If not for COVID-19, this is usually a travel month for many family and friends. Certainly, a good amount of time and effort is put in planning travels: Where to stay? How to get there? What places to visit? Where to eat? What to buy?
Any seasoned traveler will always say to expect changes when traveling. For some reason, many of them are beyond our control and traveling plans can be altered. These unexpected events can bring fear, anxiety, and worry.
In discussing travel, we can also discuss journey, as it is said that life is a JOURNEY. Certainly, despite all the planning we do in life, changes are inevitable. Such was the experience of Mary: she planned to get married to Joseph and raise a family until an angel told her that she would bear a son and it would not be an ordinary son. It is the MESSIAH. How does she explain this to Joseph? How does she explain this to Joakim and Ana? How does she explain this to the neighbors and relatives? What did she get into?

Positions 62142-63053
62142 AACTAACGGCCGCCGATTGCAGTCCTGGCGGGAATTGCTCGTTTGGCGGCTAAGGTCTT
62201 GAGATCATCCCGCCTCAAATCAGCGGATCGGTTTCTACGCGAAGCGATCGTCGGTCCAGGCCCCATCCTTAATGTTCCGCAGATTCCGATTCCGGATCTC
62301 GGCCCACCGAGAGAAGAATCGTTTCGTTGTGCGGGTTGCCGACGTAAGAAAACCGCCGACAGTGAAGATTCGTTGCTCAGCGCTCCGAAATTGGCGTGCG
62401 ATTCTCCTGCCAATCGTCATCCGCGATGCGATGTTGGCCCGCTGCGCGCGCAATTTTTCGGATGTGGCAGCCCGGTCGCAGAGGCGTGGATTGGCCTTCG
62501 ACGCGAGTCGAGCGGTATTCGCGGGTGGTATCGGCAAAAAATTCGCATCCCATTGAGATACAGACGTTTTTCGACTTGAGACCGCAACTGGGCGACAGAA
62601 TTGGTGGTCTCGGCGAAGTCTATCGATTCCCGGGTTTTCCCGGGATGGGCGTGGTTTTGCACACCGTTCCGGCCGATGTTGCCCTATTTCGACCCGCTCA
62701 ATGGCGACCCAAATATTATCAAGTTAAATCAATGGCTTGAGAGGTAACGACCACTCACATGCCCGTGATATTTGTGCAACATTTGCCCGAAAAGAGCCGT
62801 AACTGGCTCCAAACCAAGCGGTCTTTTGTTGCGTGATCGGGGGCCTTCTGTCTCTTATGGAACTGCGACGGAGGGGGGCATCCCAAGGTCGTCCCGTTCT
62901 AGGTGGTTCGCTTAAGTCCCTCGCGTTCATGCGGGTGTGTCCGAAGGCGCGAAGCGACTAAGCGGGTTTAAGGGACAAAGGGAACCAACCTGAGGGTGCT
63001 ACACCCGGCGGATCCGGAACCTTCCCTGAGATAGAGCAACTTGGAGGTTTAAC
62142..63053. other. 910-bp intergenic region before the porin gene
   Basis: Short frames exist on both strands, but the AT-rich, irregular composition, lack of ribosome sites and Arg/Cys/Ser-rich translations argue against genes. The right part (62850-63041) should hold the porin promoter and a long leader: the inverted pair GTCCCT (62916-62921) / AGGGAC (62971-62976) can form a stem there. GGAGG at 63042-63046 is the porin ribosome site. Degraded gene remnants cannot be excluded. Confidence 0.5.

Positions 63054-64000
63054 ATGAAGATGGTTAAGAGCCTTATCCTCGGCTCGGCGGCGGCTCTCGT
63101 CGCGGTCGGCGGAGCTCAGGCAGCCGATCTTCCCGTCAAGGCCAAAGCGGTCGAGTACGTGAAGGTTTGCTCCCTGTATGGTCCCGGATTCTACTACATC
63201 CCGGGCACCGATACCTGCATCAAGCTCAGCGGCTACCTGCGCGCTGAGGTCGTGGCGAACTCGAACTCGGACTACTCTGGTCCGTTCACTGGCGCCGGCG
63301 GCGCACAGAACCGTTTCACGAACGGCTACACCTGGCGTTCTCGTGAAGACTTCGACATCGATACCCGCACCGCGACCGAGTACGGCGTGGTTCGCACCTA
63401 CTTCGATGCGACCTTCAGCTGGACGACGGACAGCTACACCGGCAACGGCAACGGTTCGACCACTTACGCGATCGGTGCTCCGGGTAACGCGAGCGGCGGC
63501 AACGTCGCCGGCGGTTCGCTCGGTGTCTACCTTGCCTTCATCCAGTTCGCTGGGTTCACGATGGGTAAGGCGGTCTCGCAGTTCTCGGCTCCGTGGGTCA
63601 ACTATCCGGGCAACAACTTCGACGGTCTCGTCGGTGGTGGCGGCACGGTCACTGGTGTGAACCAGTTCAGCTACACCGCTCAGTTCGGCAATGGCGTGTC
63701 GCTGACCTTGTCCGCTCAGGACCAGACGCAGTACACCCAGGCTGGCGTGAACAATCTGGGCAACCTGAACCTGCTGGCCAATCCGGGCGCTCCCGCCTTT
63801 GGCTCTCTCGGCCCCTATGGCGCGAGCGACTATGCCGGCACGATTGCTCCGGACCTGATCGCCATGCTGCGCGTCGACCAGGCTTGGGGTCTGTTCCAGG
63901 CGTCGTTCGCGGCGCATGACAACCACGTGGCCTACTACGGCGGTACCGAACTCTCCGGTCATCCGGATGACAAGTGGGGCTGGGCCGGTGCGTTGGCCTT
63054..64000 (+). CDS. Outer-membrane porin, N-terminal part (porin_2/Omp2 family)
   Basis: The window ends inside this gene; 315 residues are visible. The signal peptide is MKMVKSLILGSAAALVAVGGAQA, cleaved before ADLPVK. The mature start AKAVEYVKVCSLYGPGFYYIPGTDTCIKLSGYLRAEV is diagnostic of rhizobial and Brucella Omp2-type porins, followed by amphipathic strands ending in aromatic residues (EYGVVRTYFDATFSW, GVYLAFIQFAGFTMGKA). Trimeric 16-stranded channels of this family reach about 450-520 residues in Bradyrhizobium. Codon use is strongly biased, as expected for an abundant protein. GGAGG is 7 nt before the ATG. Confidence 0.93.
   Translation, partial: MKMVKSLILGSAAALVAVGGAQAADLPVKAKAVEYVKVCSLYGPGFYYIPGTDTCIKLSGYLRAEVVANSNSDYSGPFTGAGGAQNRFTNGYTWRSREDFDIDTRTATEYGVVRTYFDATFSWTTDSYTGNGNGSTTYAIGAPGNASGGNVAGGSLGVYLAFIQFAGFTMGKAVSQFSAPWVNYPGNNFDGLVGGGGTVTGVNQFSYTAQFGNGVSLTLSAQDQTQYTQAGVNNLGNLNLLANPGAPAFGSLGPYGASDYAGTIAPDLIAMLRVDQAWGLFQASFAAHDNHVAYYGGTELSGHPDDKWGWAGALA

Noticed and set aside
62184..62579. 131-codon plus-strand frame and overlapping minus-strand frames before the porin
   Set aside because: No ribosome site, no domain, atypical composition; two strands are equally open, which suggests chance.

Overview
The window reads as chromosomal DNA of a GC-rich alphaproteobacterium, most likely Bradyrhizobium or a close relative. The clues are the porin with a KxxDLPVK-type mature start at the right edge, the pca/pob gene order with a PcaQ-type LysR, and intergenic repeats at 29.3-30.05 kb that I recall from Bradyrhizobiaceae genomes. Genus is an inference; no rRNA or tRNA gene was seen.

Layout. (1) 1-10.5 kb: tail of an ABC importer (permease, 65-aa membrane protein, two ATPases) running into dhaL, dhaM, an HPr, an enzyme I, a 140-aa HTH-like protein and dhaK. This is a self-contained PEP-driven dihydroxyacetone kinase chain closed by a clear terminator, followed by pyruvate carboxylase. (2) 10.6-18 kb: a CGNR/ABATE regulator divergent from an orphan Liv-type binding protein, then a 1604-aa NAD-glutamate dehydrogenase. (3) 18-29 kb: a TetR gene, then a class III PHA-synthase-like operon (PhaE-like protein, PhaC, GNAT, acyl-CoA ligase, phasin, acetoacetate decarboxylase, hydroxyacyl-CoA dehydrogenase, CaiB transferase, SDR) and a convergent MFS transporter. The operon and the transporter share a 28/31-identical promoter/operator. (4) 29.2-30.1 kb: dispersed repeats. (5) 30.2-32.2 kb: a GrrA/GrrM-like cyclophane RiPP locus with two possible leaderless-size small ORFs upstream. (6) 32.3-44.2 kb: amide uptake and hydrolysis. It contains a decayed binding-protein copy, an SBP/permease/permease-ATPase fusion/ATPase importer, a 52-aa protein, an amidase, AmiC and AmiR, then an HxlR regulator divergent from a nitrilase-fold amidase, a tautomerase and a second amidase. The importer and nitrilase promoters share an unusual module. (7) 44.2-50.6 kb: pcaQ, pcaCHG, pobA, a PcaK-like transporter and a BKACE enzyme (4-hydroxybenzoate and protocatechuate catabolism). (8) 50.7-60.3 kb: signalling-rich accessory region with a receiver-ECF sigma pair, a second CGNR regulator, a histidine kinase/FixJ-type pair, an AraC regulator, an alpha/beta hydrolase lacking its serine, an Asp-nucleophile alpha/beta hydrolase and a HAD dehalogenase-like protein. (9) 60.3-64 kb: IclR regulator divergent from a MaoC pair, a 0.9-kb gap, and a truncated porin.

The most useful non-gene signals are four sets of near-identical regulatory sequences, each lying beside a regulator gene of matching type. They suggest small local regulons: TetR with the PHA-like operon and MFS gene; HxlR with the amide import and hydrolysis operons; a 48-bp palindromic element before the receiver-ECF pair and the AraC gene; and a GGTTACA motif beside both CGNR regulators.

My dear friends, when we find ourselves in a situation like Mary and ask ourselves. “What have I gotten myself into?” Three things we can remember:
- Change is part of life. Yes, there are pleasant changes, like being given a trip abroad, and there are difficult changes, such as when you suddenly find out the person you trusted betrayed you, or you come across a sickness or financial difficulty. Whether we are Christians or not, whether we are close to God or not, we are still part of life and part of life is changes.
- Everything Happens for a Reason. I have in my room a poster that says, “Someday all events in our lives will make perfect sense. For now, let us laugh at the confusion, smile through the tears and know that everything happens for a reason. Let us trust God that from our greatest troubles will come our greatest rewards.”
- Anger or Hope. In every circumstance or event, we have two options: on one end, anger. But what does that lead us to? On the other hand, we can hope. We may not understand the things that are happening and it could be painful but we can always hold on to God. In fact, he can take our frustrations and sadness when we call to him.
That is why in every Mass we remember that we are never alone. God is always with us. Should we find ourselves in that moment where we ask ourselves, “What have I gotten myself into?” Like Mary, Joseph, Elizabeth and Zechariah, we remember Emmanuel – “God is with us!”